Over the past year, Office has gained incredible momentum, with people around the world using our apps and services in the cloud and on all devices to be more productive wherever they go. Along with this period of usage growth, Office has also grown tremendously as a platform. For example, the share of users connecting third-party apps and services to Office 365 has quadrupled
over the last 12 months. This is a testament to the fact that—as useful as Office is on its own—we can help people be even more productive by partnering with developers to build solutions tailored to our customers’ business needs.
At Ignite this week, we are announcing the next set of Office platform functionality, giving developers the tools they need to build even more compelling productivity applications with the Office platform.
You’ll find a brief summary of the news below, and you can read through our full set of announcements at dev.office.com/blogs/ignite-2016
Web and device apps—build smarter apps by connecting to Office services through Microsoft Graph
is our unified API for accessing data and intelligence in the Microsoft cloud. Developers can connect to the context and insights in Microsoft Graph to make their standalone web and device applications smarter and more productive.
We launched Microsoft Graph almost a year ago, and it has grown dramatically since then—both in terms of usage and capabilities. Microsoft Graph is now used in tens of thousands of first- and third-party applications and is used by millions of people every day.
At Ignite this year, we expanded the Graph beyond pure cloud to hybrid environments, added a collection of new APIs like SharePoint sites and lists and made it easier to call from a variety of platforms through a broader set of SDKs.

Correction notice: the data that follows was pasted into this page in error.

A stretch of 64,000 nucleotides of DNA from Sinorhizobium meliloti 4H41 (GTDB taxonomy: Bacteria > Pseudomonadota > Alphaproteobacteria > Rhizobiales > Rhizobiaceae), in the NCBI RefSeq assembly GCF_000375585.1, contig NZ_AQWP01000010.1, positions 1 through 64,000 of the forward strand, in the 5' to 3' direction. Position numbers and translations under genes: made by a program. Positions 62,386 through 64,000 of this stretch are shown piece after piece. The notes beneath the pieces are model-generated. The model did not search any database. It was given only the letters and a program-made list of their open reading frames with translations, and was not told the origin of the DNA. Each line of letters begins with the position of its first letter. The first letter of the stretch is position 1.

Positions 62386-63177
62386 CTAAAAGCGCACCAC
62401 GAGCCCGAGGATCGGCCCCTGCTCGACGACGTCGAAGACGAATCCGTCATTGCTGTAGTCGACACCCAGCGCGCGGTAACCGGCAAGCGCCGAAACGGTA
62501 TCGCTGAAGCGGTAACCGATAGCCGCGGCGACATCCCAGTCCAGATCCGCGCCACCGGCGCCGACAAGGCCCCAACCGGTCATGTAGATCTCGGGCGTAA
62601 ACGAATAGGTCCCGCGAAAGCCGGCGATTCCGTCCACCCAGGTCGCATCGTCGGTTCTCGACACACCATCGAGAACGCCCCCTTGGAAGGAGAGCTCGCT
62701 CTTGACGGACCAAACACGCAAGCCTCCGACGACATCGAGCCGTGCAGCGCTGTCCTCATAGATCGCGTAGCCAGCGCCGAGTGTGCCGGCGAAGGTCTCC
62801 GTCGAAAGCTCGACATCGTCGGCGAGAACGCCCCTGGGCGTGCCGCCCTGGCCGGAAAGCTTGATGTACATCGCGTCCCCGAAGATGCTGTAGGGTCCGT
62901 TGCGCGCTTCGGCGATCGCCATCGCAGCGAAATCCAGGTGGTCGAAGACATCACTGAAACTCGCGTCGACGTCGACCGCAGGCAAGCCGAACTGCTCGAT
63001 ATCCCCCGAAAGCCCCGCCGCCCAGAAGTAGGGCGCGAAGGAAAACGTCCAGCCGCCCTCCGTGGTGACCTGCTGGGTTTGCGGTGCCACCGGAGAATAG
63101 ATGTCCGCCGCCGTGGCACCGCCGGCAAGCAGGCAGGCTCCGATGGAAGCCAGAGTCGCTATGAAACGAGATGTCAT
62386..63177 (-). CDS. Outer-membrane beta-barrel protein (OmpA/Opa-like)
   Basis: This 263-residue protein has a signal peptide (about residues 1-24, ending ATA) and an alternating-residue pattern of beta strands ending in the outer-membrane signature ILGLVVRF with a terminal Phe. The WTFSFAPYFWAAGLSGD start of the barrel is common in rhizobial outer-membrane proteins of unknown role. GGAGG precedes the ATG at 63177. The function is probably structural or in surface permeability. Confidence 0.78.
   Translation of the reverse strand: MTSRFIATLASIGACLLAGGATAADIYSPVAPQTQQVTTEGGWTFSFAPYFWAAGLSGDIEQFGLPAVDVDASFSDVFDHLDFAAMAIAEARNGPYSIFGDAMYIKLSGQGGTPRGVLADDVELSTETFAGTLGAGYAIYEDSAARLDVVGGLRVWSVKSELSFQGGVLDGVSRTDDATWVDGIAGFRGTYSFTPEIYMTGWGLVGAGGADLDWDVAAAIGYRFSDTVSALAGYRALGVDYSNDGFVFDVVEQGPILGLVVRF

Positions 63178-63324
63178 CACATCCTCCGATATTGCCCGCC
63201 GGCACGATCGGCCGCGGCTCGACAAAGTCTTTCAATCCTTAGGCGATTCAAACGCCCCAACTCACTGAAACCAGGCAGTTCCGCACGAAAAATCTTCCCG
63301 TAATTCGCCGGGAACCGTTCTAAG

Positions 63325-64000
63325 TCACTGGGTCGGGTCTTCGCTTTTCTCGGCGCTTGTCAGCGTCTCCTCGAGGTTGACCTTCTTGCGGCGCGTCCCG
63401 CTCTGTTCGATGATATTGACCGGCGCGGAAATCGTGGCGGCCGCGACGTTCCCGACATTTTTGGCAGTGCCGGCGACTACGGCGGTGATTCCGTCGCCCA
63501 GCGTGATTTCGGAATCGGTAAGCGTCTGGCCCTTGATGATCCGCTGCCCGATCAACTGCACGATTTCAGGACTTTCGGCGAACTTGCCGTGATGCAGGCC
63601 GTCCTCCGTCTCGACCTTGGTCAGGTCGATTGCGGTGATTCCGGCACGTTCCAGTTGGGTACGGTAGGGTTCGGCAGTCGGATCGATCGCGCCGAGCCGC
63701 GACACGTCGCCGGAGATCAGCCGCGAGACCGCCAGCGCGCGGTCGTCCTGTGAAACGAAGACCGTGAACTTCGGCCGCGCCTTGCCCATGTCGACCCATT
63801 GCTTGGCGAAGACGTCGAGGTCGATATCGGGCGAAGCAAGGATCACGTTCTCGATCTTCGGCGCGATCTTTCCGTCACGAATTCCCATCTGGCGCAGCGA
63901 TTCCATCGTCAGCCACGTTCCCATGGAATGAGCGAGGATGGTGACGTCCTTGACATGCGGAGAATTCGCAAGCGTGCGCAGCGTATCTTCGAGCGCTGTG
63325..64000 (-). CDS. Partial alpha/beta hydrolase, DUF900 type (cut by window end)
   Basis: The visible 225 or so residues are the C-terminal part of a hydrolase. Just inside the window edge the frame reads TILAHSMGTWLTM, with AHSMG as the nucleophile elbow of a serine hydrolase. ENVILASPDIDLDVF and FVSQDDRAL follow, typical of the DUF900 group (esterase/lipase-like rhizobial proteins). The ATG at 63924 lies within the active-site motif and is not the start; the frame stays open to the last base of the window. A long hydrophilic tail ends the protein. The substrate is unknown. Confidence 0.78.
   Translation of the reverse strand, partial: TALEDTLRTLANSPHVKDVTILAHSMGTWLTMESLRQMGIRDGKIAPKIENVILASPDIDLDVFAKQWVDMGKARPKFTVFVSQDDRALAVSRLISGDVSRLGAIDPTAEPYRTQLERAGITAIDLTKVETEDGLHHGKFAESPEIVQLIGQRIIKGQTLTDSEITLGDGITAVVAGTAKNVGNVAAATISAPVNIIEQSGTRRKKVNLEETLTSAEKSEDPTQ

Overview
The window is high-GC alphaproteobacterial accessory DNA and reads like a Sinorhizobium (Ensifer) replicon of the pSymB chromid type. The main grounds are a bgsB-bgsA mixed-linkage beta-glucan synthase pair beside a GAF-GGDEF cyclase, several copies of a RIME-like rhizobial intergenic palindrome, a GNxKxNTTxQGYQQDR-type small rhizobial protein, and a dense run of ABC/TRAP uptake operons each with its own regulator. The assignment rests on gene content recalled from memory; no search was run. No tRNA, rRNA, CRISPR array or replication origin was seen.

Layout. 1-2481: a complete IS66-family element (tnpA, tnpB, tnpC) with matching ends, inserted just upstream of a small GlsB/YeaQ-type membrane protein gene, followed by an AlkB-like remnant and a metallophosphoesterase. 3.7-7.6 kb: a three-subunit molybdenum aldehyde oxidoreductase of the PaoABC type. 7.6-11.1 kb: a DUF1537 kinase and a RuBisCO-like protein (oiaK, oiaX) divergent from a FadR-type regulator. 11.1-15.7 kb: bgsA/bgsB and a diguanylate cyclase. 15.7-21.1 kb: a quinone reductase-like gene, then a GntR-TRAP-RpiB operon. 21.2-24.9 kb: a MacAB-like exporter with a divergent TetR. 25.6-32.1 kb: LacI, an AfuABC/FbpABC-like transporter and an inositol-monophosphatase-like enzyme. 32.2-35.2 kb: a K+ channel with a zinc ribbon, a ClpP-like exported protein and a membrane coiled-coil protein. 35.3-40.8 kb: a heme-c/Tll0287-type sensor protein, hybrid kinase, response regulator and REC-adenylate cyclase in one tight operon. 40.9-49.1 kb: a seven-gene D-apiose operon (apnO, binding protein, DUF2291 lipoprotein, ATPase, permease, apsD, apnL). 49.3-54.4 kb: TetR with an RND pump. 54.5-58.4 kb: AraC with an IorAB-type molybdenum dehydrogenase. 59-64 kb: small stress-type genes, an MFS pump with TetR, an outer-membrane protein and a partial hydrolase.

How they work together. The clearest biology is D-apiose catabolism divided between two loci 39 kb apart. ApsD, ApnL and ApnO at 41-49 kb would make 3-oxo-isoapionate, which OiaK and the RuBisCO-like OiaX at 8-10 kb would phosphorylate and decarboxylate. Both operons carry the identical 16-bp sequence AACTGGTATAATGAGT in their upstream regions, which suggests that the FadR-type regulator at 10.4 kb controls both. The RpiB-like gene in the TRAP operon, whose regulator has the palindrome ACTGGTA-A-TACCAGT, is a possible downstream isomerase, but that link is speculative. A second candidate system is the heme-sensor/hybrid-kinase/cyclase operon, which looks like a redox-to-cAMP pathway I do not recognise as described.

Add-ins and web parts—make your solution a native part of the modern Office
Extending Office apps with custom experiences is one of the original Office extensibility scenarios and is still one of the most popular. We want to make sure that you can build the same rich extensions to Office experiences in Word, Excel, PowerPoint, Outlook and SharePoint that you could build with technologies like Visual Studio Tools for Office (VSTO), COM and full-trust code. But we want to do it with the best and latest web technologies, and we want it to work everywhere modern Office runs.
Many of our Ignite announcements are steps toward that goal. We expanded the set of apps that support these new models with the SharePoint Framework and OneNote add-ins, and we expanded the set of platforms where they run by adding Outlook add-in support to the Mac. We also enabled a wider variety of UX integration points, exposed a deeper set of functionality through our APIs and enabled new methods for managing and distributing these extensions.
Voice, video, connectors and bots—create the next generation of productivity experiences
At Build this year, Qi Lu talked about an emerging new platform based on natural language and conversations augmented with custom services. At Ignite, we are making several announcements about the new types of productivity experiences you can build with Office.
No user interface is as natural as natural language, and magically productive things happen when you can connect someone to another person or a service through smart conversations, bots and agents. We’ve expanded Connector support to users’ personal inboxes, enabled capabilities that make email and messages more actionable and continued to improve our capabilities for embedding voice and video powered by Skype for Business in custom applications.
As always, your starting point for all things related to the Office platform is dev.office.com
. Find everything you need to get started with all of today’s announcements there. If you’re here with us at Ignite, come see detailed sessions on many of these announcements
and visit us at the Office Developer booth to ask questions from Office extensibility engineers. Watch for future updates on Twitter via @OfficeDev
and provide your ideas and feedback on UserVoice